Make us your home page

Today’s top headlines delivered to you daily.

(View our Privacy Policy)

With no help in sight, seniors clean up 8 tons of dead fish


The dead fish rose from the deep and blew in on the wind, eventually clumping together in the canal nearest to the shuffleboard courts. Killed by this month's record-setting cold streak, tilapia were drifting by the thousands into the waterways running through the Holiday Shores Park retirement community on Lake Seminole, the decomposing bodies coming to rest just outside many residents' front doors. The smell was taking over the well-groomed streets, permeating even the clubhouse.

"It was bad. It was really bad," said Carolyn Sperry, whose flower boxes and small dock were surrounded by putrefying fish for several days.

When the bloated carcasses became too much for residents to stand late last week, they sought help from the city and county.

But Largo officials said they couldn't help. Holiday Shores' address was just outside city limits. Plus, Largo had enough dead fish on its hands — 38 tons hauled from its lakes over the past two weeks.

The county also declined to step in, saying its resources already were spread thin.

Pat Knight, chairwoman of Holiday Shores' community board, said officials advised her to let nature take its course. The dead fish eventually would sink or be eaten by birds, alligators or other scavengers.

"We couldn't let our homeowners live with the stench," said Knight, 69.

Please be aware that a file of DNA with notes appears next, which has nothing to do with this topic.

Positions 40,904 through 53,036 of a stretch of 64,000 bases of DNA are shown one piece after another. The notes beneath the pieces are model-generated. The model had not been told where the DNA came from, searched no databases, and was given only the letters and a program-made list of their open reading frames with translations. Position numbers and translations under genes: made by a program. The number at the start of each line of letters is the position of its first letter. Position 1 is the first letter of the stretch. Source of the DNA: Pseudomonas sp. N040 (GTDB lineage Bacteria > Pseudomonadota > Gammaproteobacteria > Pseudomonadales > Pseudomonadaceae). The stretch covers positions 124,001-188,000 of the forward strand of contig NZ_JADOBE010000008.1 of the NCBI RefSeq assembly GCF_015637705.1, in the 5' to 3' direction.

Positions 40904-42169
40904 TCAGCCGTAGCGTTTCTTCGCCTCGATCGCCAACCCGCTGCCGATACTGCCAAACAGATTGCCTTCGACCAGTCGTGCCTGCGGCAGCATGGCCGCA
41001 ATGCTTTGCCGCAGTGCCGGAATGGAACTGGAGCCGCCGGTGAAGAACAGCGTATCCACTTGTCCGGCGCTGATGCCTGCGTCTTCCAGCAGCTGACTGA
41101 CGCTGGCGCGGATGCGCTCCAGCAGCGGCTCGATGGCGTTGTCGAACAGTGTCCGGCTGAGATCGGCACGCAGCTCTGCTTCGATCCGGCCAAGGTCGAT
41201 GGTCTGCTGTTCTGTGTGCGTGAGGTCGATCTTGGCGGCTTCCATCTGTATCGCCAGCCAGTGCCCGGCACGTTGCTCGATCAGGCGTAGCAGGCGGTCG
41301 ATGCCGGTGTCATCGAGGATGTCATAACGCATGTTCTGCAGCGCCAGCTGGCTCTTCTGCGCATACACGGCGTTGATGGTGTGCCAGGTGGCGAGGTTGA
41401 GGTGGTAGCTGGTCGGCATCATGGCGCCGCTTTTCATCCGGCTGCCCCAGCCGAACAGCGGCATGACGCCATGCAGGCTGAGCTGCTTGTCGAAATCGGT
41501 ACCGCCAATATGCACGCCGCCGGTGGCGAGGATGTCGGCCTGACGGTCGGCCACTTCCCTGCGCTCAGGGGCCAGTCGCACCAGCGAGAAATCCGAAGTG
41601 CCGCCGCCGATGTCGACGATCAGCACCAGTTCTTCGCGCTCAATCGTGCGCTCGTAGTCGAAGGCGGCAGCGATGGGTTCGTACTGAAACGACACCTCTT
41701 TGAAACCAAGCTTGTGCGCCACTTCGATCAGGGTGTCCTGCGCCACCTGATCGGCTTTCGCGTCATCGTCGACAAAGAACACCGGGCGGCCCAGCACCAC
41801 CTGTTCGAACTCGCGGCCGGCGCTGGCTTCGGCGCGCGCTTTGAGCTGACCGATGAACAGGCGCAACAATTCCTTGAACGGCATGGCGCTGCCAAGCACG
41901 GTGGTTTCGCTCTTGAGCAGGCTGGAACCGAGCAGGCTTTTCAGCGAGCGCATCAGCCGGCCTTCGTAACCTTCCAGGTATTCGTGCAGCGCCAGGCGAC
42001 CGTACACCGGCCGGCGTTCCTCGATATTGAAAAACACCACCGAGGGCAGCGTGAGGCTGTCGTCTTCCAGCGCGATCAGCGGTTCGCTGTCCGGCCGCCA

They called an emergency meeting.

Rather than spend thousands of dollars to hire professionals, they went with sweat and stink.

On Monday, 60 senior citizens armed themselves with nets, pitchforks and rakes.

After two days awash in scales and guts, the residents were battle-hardened fish fighters, hauling nearly 8 tons of dead fish out of their park's canals.

"That's a pile of fish," said resident Dave Sperry.

The numbers of dead fish showing up across the state have jolted even those who study fish kills.

"We're not shocked that the fish died, but the numbers — this devastation statewide — can be shocking even to us," said Gary Morse, spokesman for the Florida Fish and Wildlife Conservation Commission.

So many have died, the state has closed or shortened fishing seasons for certain species like snook, and the county is waiving fees to dispose of dead fish at county landfills until Feb. 1.

The struggle of the Holiday Shores community to deal with dead animals on such a scale was not easy — or pretty.

"I almost blew my lunch this morning," Knight said Tuesday, slimy rake in hand.

Lots of trial and error was involved.

"It was a little MacGyver, a little Gilligan's Island," Knight said.

The community's first push came in the form of heavy machinery: three boats roped together, their engines directed at full churn toward the floating fish. But their fleet wasn't big enough — instead of pushing the blanket of corpses out into the lake, the fish simply pooled in an eddy.

"We needed more boats," said resident Tom Moffatt.